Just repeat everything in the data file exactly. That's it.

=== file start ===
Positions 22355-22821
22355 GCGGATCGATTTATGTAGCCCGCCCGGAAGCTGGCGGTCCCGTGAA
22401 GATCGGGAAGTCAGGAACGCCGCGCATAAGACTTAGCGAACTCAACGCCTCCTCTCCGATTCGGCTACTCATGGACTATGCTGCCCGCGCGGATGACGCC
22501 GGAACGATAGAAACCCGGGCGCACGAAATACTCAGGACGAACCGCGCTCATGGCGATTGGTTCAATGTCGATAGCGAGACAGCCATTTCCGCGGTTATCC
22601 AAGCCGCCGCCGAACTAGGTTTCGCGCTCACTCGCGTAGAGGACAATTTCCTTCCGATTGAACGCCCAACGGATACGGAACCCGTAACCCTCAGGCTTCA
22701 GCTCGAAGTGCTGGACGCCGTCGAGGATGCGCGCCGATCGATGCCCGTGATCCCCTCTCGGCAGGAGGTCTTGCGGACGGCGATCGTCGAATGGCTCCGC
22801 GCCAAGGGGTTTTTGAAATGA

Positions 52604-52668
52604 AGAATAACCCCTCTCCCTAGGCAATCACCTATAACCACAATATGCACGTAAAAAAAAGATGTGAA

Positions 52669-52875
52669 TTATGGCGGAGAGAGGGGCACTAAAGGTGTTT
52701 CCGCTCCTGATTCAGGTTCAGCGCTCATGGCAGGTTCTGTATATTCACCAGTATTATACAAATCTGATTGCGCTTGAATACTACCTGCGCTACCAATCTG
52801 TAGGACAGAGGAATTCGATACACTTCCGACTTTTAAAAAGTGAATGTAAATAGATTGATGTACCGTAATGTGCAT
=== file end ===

Positions 22355-22821
22355 GCGGATCGATTTATGTAGCCCGCCCGGAAGCTGGCGGTCCCGTGAA
22401 GATCGGGAAGTCAGGAACGCCGCGCATAAGACTTAGCGAACTCAACGCCTCCTCTCCGATTCGGCTACTCATGGACTATGCTGCCCGCGCGGATGACGCC
22501 GGAACGATAGAAACCCGGGCGCACGAAATACTCAGGACGAACCGCGCTCATGGCGATTGGTTCAATGTCGATAGCGAGACAGCCATTTCCGCGGTTATCC
22601 AAGCCGCCGCCGAACTAGGTTTCGCGCTCACTCGCGTAGAGGACAATTTCCTTCCGATTGAACGCCCAACGGATACGGAACCCGTAACCCTCAGGCTTCA
22701 GCTCGAAGTGCTGGACGCCGTCGAGGATGCGCGCCGATCGATGCCCGTGATCCCCTCTCGGCAGGAGGTCTTGCGGACGGCGATCGTCGAATGGCTCCGC
22801 GCCAAGGGGTTTTTGAAATGA

Positions 52604-52668
52604 AGAATAACCCCTCTCCCTAGGCAATCACCTATAACCACAATATGCACGTAAAAAAAAGATGTGAA

Positions 52669-52875
52669 TTATGGCGGAGAGAGGGGCACTAAAGGTGTTT
52701 CCGCTCCTGATTCAGGTTCAGCGCTCATGGCAGGTTCTGTATATTCACCAGTATTATACAAATCTGATTGCGCTTGAATACTACCTGCGCTACCAATCTG
52801 TAGGACAGAGGAATTCGATACACTTCCGACTTTTAAAAAGTGAATGTAAATAGATTGATGTACCGTAATGTGCAT